Transportation is a key component in a direct load system. Depending upon the milk market, the producer may be working with contract haulers or company haulers or provide his own trucks and drivers.
Success of the DTL system is critically dependent on a capable trucking system. With the direct load system, a tanker absolutely must arrive on time at the farm. If the truck isn’t on time, then milk will be going into the waste lagoon.
Another management challenge with the DTL system is the whole issue of accurate sampling of the load. Custody of the milk sample can also present some challenges. In most markets, the dairy producer is paid based on the components of the milk. With the DTL system, an accurate sample can be a challenge to obtain.
Tankers do not have built-in agitation, which can make accurate sampling a problem. A question to be addressed in the planning process is where the tanker will be sampled and how – requirements will also vary with the state and the market.
These issues are some of the preliminary considerations a producer would want to address when investigating direct tanker loading. This study will explore those and other issues to provide guidance to a producer deliberating on the choice of system optimal for his farm.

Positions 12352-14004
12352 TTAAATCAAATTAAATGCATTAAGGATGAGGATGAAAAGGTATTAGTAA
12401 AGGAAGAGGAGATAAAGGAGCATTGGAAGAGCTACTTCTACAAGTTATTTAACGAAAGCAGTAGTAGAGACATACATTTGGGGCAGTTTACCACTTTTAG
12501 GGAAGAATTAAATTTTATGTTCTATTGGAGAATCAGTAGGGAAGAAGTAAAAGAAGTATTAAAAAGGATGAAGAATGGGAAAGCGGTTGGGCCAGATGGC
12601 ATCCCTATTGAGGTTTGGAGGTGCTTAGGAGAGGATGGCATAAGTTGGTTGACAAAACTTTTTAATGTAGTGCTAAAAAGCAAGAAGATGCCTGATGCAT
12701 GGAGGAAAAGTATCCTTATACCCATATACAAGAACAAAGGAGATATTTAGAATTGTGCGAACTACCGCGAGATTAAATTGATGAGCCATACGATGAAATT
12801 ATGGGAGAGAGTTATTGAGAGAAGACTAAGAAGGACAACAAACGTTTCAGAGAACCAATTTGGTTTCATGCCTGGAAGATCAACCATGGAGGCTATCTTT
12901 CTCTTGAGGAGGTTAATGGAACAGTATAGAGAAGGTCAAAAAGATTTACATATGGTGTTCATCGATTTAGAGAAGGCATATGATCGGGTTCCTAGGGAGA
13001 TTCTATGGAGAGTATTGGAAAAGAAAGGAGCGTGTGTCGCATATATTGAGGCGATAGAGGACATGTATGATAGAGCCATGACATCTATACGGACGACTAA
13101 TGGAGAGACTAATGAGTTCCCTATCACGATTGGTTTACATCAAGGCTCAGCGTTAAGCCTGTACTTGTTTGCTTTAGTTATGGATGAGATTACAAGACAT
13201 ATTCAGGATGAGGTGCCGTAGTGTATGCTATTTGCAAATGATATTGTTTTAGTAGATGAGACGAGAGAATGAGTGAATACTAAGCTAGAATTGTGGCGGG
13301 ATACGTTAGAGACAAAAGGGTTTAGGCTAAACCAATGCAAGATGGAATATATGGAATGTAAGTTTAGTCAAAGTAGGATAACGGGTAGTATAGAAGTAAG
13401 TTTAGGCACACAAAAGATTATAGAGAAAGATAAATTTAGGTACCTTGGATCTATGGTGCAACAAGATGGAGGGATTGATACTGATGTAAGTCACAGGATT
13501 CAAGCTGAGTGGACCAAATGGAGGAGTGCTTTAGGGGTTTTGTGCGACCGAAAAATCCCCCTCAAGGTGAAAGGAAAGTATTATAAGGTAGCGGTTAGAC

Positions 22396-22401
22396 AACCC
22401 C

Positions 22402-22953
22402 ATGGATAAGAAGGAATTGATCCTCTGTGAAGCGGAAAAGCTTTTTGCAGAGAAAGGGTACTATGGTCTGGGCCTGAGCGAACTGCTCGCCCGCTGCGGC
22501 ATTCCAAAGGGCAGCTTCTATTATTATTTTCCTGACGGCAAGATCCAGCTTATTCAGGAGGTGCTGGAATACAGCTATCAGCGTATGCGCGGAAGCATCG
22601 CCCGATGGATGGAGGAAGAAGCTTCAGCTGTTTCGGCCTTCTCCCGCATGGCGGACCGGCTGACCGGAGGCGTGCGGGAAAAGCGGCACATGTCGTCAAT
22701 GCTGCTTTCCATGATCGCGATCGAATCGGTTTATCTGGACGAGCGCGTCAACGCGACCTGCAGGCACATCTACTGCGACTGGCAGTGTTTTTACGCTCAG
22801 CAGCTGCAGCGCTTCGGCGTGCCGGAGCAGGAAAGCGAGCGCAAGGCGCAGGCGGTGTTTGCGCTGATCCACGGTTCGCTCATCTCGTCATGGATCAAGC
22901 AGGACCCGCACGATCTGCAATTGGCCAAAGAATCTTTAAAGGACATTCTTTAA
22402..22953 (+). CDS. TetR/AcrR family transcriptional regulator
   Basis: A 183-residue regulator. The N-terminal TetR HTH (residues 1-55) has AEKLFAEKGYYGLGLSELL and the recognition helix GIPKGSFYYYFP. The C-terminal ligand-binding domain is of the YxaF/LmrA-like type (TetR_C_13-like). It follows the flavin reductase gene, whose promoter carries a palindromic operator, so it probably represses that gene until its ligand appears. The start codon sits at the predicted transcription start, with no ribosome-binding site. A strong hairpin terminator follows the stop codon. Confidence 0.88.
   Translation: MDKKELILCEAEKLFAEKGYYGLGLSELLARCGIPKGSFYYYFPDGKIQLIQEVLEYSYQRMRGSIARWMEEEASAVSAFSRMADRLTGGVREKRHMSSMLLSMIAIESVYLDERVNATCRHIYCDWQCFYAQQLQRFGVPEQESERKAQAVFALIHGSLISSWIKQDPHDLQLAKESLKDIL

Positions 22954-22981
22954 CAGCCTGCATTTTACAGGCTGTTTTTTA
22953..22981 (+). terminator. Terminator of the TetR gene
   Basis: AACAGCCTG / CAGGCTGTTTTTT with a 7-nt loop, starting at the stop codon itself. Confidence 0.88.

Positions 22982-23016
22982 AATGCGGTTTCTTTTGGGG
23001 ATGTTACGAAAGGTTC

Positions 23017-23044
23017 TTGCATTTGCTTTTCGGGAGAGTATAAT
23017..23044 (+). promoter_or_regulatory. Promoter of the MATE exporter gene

Insights gained at a dairy trade show
In visiting with the owners of several large herds, when asked why they selected a DTL system, a frequently heard response was the reduction of wash water used.
DTL systems do not require the routine washing of bulk tanks and therefore reduce the amount of wash water that goes in the lagoon.
By far, the most frequent comment was “reduced capital cost;” however, after comparing total systems cost, the capital savings were not simply a matter of removing the cost of the tank. (See Table 1 )
Discussion and recommendations
The results in Table 1 demonstrate some significant points. The actual difference in capital costs between the two systems (DTL and bulk tanks) range from 0.24 percent to 1.19 percent of the total facility construction cost. This is contrary to most producers’ expectations.
Typically, producers assume the capital costs for a DTL system will be much less than for a bulk tank system since the cost of the bulk tanks is eliminated.
The criteria used for the 700-cow farm for this project is not very realistic – most farms of this size would have two bulk tanks. Adding a second bulk tank would make the cost of ownership more closely resemble the costs listed for the 1,400-cow farm.
Because the overall cost of the two systems are so close, one can expect the peripheral and non-economic issues may be much more influential on each producer’s decision. We’ll take a look at some of the other considerations in another article. PD
References omitted due to space but are available upon request to email@example.com .
Earl D. Biggers
DRMS Manager of
Price Risk Management
Dairy Farmers of America